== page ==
[NOTE: In part one, we saw that Georgia played a small, but still significant, part in the creation of the Federal Constitution of 1787, especially in the role of the state’s delegation in helping to establish the famous “Connecticut Compromise,” which dictated that the Senate should feature equal representation for each state, while the House should base representation on population in each state. We now look at the aftermath of the Philadelphia Convention, especially at the process of ratification in Georgia, and its sequel.]
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After the Philadelphia Convention adjourned, William Pierce and William Few returned to Congress and were present when that body voted to send the proposed Constitution to the states. In late September, Pierce wrote to Virginia’s St. George Tucker, giving his general impressions of the Convention and its handiwork. He explained that, while he had been in New York on important business when the Convention delegates signed the finished document, he certainly would have signed it had he been present.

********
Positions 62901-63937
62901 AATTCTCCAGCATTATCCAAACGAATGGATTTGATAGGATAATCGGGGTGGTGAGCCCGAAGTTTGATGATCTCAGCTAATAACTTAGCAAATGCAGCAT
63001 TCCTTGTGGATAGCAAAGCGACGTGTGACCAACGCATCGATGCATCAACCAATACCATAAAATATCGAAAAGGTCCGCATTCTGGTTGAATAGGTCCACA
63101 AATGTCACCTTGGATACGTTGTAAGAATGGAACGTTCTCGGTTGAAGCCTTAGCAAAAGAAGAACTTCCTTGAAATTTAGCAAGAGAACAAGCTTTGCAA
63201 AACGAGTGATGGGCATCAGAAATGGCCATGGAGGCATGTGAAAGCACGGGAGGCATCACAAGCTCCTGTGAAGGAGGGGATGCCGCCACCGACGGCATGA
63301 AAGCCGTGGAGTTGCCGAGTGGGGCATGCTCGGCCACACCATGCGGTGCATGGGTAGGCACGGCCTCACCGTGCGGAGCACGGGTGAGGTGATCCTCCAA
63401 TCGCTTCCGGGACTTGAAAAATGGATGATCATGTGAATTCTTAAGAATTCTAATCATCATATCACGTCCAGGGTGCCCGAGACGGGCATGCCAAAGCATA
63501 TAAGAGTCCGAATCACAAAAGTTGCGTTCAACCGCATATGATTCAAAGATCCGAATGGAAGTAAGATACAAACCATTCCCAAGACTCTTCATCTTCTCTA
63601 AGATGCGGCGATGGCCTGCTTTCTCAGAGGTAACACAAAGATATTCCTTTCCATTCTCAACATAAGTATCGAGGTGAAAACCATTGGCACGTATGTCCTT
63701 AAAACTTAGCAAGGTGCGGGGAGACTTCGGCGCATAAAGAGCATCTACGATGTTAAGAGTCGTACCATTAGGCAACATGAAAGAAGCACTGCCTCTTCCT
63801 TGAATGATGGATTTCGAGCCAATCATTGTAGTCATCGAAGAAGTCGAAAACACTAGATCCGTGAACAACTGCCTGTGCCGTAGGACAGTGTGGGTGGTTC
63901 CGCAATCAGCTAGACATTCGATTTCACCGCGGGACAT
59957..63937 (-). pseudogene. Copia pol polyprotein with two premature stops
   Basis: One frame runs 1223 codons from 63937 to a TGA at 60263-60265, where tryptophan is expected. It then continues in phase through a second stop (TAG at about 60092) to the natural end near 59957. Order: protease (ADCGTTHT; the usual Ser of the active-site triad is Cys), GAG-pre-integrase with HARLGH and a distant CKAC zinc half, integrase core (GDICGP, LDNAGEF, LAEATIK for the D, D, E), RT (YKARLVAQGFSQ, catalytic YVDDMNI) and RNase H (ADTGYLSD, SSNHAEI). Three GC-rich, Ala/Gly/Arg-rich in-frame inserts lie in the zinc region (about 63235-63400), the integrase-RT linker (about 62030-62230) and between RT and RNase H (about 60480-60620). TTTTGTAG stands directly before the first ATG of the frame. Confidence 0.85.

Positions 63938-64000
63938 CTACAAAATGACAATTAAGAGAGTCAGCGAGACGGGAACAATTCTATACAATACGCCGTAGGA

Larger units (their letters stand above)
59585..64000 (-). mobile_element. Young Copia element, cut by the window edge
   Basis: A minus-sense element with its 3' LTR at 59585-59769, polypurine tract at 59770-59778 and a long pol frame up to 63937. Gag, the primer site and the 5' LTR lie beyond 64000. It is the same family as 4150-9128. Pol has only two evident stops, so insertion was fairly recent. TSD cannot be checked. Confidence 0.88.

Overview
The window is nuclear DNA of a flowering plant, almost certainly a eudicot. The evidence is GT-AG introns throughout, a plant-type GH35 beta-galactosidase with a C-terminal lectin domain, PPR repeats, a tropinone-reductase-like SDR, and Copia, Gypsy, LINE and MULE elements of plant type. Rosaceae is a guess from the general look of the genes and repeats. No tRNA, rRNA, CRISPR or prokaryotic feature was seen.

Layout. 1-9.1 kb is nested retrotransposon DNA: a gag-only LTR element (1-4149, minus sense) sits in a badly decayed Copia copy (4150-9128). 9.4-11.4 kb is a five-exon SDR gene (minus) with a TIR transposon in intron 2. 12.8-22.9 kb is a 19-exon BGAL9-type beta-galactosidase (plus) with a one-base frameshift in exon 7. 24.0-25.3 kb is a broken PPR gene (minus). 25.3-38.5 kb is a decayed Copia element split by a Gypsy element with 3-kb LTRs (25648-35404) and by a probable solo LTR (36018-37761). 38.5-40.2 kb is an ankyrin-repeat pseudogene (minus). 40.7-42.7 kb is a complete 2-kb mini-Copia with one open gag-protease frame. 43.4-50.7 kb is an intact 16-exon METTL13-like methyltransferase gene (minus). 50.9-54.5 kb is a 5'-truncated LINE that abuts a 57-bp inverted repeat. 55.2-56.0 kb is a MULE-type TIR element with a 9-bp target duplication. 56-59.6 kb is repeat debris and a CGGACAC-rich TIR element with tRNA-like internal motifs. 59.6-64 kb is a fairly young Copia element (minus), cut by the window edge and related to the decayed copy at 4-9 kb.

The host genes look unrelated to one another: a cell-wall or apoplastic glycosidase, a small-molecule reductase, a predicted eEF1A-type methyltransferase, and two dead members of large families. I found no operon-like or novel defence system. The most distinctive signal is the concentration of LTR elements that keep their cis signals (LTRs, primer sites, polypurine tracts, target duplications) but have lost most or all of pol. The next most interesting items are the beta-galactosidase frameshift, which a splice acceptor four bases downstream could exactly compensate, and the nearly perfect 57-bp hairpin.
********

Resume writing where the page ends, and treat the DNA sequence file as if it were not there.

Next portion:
Pierce sailed for Savannah carrying a copy of the new frame of government with him. He arrived on October 10, and three days later the proposed Constitution was published in the state press. Within a week, a special session of the Assembly, which was meeting to consider the Indian troubles many Georgians blamed on the Confederation Congress, took time out to call for election of a ratifying convention in December.